Laila Ali on gender-breaking ballot for Boxing Hall of Fame

first_imgHiguain, Ronaldo help Juventus beat Leverkusen 3-0 LOOK: Taal Volcano island 2 days after eruption Sports Related Videospowered by AdSparcRead Next Taal Volcano eruption: House to develop rehab plan for Batangas, Cavite, Laguna SEA GAMES 2019: PH’s Nesthy Petecio boxing featherweight final (HIGHLIGHTS) PLAY LIST 02:11SEA GAMES 2019: PH’s Nesthy Petecio boxing featherweight final (HIGHLIGHTS)03:47PH’s Charly Suarez boxing lightweight final (HIGHLIGHTS)03:24PH’s James Palicte boxing light welterweight final (HIGHLIGHTS)01:04Daybreak as smoke, ash billows from Taal volcano01:05Poor visibility, nakaapekto sa maraming lugar sa Batangas03:028,000 pulis sa Region 4-A, tuloy ang trabaho03:57Phivolcs, nahihirapan sa komunikasyon sa Taal01:04Sold-out: Stores run out of face masks after Taal spews ash01:45Iran police shoot at those protesting plane shootdown FILE – Laila Ali speaks onstage at Sports Illustrated 2018 Sportsperson of the Year Awards Show on Tuesday, December 11, 2018 at The Beverly Hilton in Los Angeles. Rich Polk/Getty Images for Sports Illustrated/AFPCANASTOTA, N.Y. — Laila Ali is among the first female fighters to appear on the ballot for the 2020 class of the International Boxing Hall of Fame.The daughter of Muhammad Ali was joined by 11 others Tuesday for an international panel of voters: Sumya Anani, Regina Halmich, Holly Holm, Susi Kentikian, Christy Martin, Lucia Rijker, Jisselle Salandy, Mary Jo Sanders, Laura Serrano, Ana Maria Torres and Ann Wolfe.ADVERTISEMENT Francis Kong, Jason Magbanua headline ‘The School for the Passionate, New Bold U 2020’ Negros Occidental gov’t, church call for prayers for safety of Taal evacuees ‘People evacuated on their own’ LOOK: Chilling Adventures of Sabrina Part 3 takes you straight to hell with a Music Video and First Look-Images Bernard Hopkins, Shane Mosley and Timothy Bradley are among the dozen boxers added to the men’s modern ballot for 2020. The others are Jorge Arce, Vuyani Bungu, Joel Casamayor, Diego Corrales, Carl Froch, Sergio Martinez, Juan Manuel Marquez, Antonio Tarver and Israel Vazquez.Balloting results will be announced in December. Induction is June 14 in Canastota, New York.FEATURED STORIESSPORTSAndray Blatche has high praise for teammate Kai SottoSPORTSBig differenceSPORTSAlmazan status stays uncertain ahead of Game 4 No need to wear face masks in Metro Manila, says scientist MOST READ LATEST STORIES Taal Volcano’s lava fountain weakens, but Phivolcs says it’s not sign of slowing down View comments Don’t miss out on the latest news and information. last_img read more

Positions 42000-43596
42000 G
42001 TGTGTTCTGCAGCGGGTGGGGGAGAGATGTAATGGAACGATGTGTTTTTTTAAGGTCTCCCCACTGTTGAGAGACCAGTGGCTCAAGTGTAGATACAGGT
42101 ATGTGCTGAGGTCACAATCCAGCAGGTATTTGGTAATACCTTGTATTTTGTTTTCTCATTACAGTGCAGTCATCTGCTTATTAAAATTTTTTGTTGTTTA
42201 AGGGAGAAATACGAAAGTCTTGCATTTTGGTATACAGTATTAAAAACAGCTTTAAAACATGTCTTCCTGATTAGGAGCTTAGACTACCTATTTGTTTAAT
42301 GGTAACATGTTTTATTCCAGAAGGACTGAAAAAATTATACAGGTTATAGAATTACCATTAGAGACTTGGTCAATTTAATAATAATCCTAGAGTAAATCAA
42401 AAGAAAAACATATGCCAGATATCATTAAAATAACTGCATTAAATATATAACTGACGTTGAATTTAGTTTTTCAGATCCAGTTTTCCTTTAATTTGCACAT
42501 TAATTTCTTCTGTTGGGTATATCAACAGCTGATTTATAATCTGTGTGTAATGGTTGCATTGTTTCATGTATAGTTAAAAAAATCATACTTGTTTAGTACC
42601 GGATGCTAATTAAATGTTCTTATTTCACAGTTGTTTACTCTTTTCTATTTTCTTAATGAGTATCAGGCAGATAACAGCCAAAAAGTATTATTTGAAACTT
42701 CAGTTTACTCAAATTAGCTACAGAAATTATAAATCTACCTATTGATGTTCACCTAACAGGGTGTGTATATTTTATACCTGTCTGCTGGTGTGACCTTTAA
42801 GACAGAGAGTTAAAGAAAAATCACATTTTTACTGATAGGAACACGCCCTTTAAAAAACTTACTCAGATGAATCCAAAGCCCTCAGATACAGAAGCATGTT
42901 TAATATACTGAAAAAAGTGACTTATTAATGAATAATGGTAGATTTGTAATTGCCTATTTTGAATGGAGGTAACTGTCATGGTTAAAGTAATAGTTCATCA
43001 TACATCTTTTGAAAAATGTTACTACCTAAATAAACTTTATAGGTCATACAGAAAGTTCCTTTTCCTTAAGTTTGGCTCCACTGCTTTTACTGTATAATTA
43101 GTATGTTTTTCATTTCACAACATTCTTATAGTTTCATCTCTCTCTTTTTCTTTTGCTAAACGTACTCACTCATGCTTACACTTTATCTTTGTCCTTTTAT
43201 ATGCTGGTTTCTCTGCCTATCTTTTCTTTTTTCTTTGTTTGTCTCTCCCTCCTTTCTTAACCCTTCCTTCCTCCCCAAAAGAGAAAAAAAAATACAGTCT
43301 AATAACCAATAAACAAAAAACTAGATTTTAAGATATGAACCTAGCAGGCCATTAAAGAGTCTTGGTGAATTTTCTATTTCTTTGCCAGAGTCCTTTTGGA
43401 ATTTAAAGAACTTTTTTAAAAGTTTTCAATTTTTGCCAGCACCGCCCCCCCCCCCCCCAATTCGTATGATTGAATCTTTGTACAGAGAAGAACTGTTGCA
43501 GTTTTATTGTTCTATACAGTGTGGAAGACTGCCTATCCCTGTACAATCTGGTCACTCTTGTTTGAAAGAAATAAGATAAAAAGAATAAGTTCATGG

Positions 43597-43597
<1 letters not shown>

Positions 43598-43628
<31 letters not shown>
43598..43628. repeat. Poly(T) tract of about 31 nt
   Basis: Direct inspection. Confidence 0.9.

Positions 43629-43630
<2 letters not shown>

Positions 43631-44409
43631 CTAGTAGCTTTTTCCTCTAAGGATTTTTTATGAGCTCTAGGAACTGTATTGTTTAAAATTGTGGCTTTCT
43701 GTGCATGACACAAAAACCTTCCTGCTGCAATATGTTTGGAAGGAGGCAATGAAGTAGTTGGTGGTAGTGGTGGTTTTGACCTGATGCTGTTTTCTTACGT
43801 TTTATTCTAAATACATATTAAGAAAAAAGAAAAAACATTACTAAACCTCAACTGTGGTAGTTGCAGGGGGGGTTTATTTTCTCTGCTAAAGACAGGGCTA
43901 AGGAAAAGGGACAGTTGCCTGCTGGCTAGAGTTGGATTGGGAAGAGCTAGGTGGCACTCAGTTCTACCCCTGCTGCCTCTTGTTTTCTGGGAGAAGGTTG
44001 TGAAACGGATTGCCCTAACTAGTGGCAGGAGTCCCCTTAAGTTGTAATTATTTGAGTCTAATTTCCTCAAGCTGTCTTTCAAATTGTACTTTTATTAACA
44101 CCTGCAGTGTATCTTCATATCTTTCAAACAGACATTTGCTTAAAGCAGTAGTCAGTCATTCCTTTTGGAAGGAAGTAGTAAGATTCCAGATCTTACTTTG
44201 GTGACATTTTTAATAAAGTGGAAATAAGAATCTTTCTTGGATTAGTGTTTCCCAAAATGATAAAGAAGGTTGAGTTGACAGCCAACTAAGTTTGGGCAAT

Turning Diatoms Into Nanodevices